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Thursday, 16 October, 2014

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Fish Survey graphic. (Submitted photos)

Fish consumption study underway

Sho-Ban News
FORT HALL — Shoshone-Bannock tribal members are encouraged to participate in a Fish Consumption Survey the Tribal Fish and Wildlife Department and Water Resources is conducting.
The survey will help the Tribes to define water quality standards and there are incentives to those who participate. The Tribes have committed to getting 600 initial surveys complete, along with 300 follow up surveys from the initial 600.
The Environmental Protection Agency (EPA) is funding the initiative. Pacific Market Research is conducting the survey with the support of the Fort Hall Business Council. Prospective participants are selected anonymously from the tribal membership rolls in a 50-mile radius of the Fort Hall Indian Reservation using guidelines from the National Cancer Institute. Participants are asked about their food consumption over two, 24-hour periods.
Fish and Wildlife Director Chad Colter said, “I cannot stress the importance enough to our membership to participate in the survey. If we do not set the baseline for consumption of fish then the state will,” adding in the agriculture culture Idaho is based upon, water quality will lose out and the state will continue to suppress Treaty rights through additional contamination of Idaho waters resulting in depletion of fish for our high end consumers.
Colter said the Idaho Department of Environmental Quality initiated a year-long statewide study to estimate fish consumption rates among Idaho residents but the EPA disapproved Idaho’s current criteria because they couldn’t determine the fish consumption rate criteria were representative of all Idahoans.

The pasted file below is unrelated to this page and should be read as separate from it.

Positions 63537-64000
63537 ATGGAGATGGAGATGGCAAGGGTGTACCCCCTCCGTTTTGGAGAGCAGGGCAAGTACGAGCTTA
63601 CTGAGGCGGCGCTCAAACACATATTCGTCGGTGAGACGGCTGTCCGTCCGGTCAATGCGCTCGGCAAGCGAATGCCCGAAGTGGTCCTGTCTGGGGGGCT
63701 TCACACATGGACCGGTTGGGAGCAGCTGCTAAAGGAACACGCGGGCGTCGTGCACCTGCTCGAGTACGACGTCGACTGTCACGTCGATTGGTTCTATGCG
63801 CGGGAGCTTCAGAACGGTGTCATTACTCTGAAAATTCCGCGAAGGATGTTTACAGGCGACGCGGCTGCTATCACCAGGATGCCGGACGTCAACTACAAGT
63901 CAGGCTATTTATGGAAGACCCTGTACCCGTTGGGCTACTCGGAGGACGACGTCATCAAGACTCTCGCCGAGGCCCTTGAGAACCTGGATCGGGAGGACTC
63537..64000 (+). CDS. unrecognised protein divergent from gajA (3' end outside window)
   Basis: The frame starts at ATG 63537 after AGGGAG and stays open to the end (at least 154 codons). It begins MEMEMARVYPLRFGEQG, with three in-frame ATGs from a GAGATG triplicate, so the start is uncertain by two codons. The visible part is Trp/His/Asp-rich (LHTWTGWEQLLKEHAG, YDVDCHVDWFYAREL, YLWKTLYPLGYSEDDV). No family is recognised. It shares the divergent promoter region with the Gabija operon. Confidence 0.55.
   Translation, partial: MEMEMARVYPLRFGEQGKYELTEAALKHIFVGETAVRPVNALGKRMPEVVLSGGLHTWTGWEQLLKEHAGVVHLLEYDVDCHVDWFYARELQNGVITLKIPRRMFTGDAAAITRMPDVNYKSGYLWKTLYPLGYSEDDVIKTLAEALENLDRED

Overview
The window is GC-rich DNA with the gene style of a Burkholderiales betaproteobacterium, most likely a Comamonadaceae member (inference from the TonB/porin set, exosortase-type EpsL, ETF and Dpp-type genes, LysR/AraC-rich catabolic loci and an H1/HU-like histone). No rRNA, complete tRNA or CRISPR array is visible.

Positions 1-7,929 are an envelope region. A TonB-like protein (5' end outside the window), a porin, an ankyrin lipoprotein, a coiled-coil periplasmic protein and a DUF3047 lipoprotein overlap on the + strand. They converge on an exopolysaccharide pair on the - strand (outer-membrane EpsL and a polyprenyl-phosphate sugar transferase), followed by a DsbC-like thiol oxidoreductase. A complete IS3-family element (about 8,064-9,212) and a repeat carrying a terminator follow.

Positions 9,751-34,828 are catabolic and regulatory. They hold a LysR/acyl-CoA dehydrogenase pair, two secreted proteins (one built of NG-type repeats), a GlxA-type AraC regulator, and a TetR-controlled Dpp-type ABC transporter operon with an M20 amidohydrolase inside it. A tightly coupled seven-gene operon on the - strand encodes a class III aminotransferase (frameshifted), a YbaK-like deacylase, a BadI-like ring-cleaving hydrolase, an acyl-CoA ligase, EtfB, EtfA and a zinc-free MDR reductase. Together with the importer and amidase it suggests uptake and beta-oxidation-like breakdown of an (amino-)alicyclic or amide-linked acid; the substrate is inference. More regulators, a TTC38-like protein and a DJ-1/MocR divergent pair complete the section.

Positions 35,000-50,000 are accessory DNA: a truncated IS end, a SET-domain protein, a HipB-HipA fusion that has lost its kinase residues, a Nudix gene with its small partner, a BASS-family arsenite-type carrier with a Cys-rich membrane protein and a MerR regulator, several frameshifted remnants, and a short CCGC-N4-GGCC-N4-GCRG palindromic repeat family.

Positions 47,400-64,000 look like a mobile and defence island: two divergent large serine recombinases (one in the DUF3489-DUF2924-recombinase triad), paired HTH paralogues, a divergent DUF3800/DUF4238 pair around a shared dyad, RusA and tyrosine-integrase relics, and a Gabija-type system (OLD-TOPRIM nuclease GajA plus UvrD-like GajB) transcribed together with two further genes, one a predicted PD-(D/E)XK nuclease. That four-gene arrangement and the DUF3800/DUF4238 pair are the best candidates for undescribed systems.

According to DEQ’s web site 36 percent of Idaho waters do not meet current water quality standards (including Blackfoot, Snake and Portneuf rivers.)
“Idaho tribes seek to set the appropriate base line of consumption by tribal members and have initiated our own Tribal member Fish Consumption Survey to ensure our high end consumers and reserved Treaty rights are protected by state and tribal criteria,” he said.
The study objectives are to develop a fish consumption rate that may be used in the development of the Shoshone-Bannock Water Quality Standards (to protect tribal members that consume fish from within the reservation. It will also develop fish consumption rate information that can be used to inform the State of Idaho’s Water Quality Standards process. Idaho is currently revising their Human Health Criteria that is partially based on the fish consumption rate of the public.
Tribal member surveyors have been hired to conduct the surveys.
According to a summary of the survey, fish are important to the Shoshone-Bannock culture and one of the major traditional foods. Various bands of the Tribes – the Agai Dika (salmon eaters) and Pengwedeka  (eaters of the fish) — had names based on fish consumption.
The Tribes are currently undertaking several projects to increase the availability of fish to the tribal members and want to make sure the waters the fish live in do not contaminate the fish.
Both Colter and Candon Tanaka of the Water Resources Department emphasized the importance of participating in the survey when called because the work will help protect the tribal members in the long run.
Colter said numerous water bodies including the Portneuf River hold human health advisement warning people to restrict their consumption of fish because of pollutants, mostly mercury. “We need to turn this around and improve water quality in Idaho to protect our people.”